October 18, 2004
by Irwin Stelzer
The game of predicting the economic consequences of a president is, in a sense, a frivolous exercise: it is impossible to predict in advance the nature of the problems any president will be called upon to solve. Franklin D. Roosevelt was elected on a pledge to balance the budget, and re-elected on a promise to keep America out of foreign wars. In the end a deepening depression and Pearl Harbor made it madness to keep those promises, which were duly broken. George Bush the elder was elected on a promise never to raise taxes but, confronted with a stubborn fiscal deficit, decided to break his word -- resulting in unwanted early retirement.
His son was elected on a platform that barely mentioned foreign policy, except to promise humility in dealing with foreign countries, and was converted by terrorists into a war president not noted for his deference to the UN. So, in order to predict how a president will behave in office, and especially how he will handle the economy, it is important to guess the issues he will face and divine from his general philosophy the specific actions he is likely to take.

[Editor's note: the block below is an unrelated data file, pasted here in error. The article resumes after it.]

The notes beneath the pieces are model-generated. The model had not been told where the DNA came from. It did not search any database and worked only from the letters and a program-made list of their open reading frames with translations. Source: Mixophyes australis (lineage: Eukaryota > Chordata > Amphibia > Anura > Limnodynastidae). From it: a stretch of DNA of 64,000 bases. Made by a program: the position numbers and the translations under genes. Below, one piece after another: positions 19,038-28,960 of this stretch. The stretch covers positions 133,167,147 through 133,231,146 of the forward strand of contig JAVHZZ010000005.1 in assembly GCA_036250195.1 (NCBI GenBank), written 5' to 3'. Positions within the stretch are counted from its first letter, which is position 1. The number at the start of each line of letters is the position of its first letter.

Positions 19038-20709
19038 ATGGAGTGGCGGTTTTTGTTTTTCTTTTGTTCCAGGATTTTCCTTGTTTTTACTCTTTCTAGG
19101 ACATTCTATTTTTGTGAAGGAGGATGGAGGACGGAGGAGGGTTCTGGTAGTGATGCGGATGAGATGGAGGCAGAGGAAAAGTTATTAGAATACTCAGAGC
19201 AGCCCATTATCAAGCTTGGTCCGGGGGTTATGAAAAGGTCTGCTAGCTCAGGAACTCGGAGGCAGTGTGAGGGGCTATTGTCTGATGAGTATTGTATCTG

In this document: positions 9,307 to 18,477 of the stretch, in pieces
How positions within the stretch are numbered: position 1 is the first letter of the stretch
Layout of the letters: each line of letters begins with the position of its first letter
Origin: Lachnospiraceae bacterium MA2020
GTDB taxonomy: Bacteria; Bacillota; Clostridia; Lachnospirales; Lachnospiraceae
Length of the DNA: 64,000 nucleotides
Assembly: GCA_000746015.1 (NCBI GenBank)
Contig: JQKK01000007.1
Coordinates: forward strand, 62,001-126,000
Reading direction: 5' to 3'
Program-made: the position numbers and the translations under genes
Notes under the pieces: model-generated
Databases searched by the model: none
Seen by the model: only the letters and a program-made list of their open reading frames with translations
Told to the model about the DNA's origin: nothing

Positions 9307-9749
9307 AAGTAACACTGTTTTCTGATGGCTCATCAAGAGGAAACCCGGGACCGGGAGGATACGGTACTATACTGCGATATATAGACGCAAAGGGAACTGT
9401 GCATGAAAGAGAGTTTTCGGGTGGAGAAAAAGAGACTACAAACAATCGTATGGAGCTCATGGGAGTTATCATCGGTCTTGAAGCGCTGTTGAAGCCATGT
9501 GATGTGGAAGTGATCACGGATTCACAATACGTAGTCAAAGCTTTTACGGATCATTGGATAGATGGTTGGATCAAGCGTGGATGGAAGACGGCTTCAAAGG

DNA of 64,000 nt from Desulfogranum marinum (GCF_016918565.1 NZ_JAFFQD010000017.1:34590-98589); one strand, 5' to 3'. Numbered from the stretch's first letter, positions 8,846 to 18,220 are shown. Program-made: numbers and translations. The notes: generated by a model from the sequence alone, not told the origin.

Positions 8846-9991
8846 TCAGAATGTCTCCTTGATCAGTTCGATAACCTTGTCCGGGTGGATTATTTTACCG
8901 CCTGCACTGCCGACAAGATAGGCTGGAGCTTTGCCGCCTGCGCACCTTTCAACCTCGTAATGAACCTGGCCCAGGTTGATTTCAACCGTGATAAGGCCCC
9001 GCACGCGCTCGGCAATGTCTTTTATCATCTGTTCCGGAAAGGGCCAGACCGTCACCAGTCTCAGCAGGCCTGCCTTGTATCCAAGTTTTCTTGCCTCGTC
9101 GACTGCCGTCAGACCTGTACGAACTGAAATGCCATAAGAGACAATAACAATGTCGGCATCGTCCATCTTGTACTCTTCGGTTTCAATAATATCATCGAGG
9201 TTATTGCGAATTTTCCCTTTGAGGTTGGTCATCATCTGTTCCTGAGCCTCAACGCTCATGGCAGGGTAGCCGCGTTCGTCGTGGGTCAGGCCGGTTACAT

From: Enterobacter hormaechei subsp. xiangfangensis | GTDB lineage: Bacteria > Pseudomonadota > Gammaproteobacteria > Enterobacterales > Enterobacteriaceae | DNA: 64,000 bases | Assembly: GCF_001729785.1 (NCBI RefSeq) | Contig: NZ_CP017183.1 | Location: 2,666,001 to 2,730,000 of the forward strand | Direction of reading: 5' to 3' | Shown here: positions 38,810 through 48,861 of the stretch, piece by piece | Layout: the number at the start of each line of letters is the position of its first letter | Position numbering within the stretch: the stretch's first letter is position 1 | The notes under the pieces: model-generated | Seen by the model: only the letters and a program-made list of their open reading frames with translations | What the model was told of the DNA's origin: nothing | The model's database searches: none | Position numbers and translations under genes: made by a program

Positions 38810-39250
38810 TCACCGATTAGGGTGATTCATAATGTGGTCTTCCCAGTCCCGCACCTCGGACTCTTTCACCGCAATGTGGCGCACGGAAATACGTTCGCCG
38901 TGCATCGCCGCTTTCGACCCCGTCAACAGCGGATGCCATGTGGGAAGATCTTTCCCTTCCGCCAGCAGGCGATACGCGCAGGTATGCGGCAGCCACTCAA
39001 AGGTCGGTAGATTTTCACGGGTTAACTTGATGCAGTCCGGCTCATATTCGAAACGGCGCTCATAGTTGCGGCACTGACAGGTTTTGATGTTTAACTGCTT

Start with the budget deficit. Both Bush and Kerry have promised to cut it in half in four years; but neither has a credible plan for doing so. So we know that we are in for an extended period of loose fiscal policy. But there are differences. If Kerry succeeds in persuading congress to raise taxes on the rich, there will be winners as well as the obvious losers -- hundreds of thousands of small businessmen. Higher marginal rates will make tax-exempt municipal bonds more attractive to high earners. Buy if you think Kerry is headed for the White House.